beauty and opportunity, do we know 
the Universe is there to help us, are we 
glad to be alive?

If so, then we too can love the smell of
the Universe in the morning!

Take a deep breath!

Wednesday, August 13, 2014

Vacation Vignettes - Stop. Look. Listen.

"Be still and know that I am God!"
~Psalm 46

"Now there was a great wind, so strong that it was splitting mountains and breaking rocks in pieces before the Lord, but the Lord was not in the wind; and after the wind an earthquake, but the Lord was not in the earthquake; 12and after the earthquake a fire, but the Lord was not in the fire; and after the fire a sound of sheer silence."
~1 Kings 19


This morning while walking along a DC sidewalk I came upon two women, one pushing a baby carriage and the other walking a dog on a leash (both quite common in our neighborhood.)  The uncommon thing was that the dog decided it was time for a rest, stopped and simply lay down right in the middle of the sidewalk.  The whole party took a break in the shade until the dog was ready to go again.  Dogs have a lot to teach us "always on the go" humans.


A couple of weeks ago while hiking down a mountain trail, having just seen some amazingly breath-taking vistas of snow capped mountains reflected in alpine lakes, I met a couple who had just visited a beautiful waterfall which is a popular lower elevation destination.  When I said good afternoon, they pointed up the trail and asked me, "Is there anything worth seeing up there?"   It occurred to me that often times what is "worth seeing" may take a little more effort, or it could also be just around the next turn, and even right in front of us.


Earlier this week we were on a public beach enjoying the sand, sun, and surf.  The sounds of the beach were familiar, and pleasant: children laughed (and sometimes cried) as they played in the water's edge, there were snippets of conversation as people walked past our chairs, also the occasional drone of small aircraft that towed the next advertisement banner. Seagulls announced to their friends the most current feeding location, and of course there was the ever-present, hypnotic rhythm of breaking waves that somehow blended the entire cacophony into a spell-binding, semblance of silence.  Then, permeating it all was the identifiable, amplified bass beat of unidentifiable music.  The spell was broken.  I wonder now if perhaps my "sounds of silence" were as annoying to them as their music was to me, and how easily we are distracted from hearing the world around us. 

"Do you have eyes, and fail to see? Do you have ears, and fail to hear? And do you not remember? ... ‘Do you not yet understand?"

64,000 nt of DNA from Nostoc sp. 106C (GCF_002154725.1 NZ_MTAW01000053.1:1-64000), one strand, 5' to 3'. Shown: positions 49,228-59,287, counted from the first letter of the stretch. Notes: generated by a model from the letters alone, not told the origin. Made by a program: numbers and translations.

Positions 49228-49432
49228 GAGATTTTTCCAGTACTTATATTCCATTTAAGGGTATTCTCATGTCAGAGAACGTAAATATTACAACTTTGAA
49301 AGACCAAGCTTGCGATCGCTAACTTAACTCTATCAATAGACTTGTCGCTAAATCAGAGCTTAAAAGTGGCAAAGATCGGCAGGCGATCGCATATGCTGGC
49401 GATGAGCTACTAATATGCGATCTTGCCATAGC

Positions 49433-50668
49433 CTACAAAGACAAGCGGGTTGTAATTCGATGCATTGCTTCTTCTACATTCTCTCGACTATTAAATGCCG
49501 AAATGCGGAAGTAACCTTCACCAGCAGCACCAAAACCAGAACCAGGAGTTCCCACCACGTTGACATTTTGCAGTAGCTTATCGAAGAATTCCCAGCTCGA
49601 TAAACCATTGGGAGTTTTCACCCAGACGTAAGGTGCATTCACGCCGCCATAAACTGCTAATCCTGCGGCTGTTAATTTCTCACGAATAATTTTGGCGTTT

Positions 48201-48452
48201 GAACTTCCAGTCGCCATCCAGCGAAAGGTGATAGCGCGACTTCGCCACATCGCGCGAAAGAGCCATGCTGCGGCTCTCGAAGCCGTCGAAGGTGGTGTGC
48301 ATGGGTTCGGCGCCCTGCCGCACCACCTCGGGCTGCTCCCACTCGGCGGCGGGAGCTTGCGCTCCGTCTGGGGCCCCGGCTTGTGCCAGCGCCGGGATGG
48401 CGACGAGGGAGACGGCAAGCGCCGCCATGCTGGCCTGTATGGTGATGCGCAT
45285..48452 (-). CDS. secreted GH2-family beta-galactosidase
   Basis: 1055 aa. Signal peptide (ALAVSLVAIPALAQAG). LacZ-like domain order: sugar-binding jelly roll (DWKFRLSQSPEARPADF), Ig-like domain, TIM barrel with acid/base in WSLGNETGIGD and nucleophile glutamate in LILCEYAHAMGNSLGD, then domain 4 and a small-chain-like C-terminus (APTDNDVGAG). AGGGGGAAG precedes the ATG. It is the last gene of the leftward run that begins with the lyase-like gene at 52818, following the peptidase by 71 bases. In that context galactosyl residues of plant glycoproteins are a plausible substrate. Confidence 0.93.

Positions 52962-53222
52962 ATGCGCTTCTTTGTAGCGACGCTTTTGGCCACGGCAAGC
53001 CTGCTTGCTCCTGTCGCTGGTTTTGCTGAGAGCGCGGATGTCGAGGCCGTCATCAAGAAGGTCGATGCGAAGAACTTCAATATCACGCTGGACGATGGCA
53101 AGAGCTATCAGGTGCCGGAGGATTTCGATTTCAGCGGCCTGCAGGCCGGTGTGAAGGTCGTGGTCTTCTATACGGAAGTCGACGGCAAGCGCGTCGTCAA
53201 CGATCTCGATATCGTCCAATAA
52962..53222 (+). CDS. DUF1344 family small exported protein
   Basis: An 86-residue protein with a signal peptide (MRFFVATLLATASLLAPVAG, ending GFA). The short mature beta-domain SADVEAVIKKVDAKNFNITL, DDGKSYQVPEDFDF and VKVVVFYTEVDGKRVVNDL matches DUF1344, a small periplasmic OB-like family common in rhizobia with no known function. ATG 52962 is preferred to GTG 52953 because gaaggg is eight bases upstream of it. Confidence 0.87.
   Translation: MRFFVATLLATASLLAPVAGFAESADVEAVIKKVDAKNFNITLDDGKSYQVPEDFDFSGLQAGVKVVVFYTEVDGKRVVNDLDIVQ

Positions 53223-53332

~Jesus - Mark 8

Wednesday, August 6, 2014

Meanderings on a Golf Course

I'm taking a few days vacation and today I was grateful to be with some close friends at a practice round of the PGA Championship Tournament in Louisville, KY.

I had never attended a professional, much less major, golf tournament before today.  Here are a few of my initial thoughts.

1- Logistics! I was amazed at the planning, organization, imagination and implementation that turns a golf course into a venue that moves, feeds, entertains and otherwise meets the needs of thousands of people while the golfers move casually from hole to hole getting to know the course and preparing for the actual tournament.  

2- All of this reminds me that we take for granted so many of the logistics in our modern world that are behind the services, products, and institutions that make our lives comfortable.  Take a minute and express gratitude for all of the people, systems and logistics that provide food, clothing, water, transportation, government, and education (the list is long) for us.

3 - Next, as I watched the golfers, many of whom I've seen on TV and read about on sports pages for years, I was reminded that they, just like other professional such as doctors, nurses, firefighters, teachers, and salespeople (again the list is long) are dedicated, practice their skills, take pride in their work, sometimes make mistakes, and above all have fun and enjoy what they do, taking time between holes to sign autographs and pose for photos. 

4 - Finally I am reminded of the sometimes incomprehensible disparity in our world.  As thousands of people like me and my friends, not to mention the millions watching on TV this weekend, watch and enjoy a sporting event, people on other parts of our planet are experiencing unimaginable violence, pain, heartbreak, and death as conflicts and wars rage in their homelands.

Just a few observations and reflections while hanging around a golf course today.

Listen to Capitol Hill Presbyterian Sermons.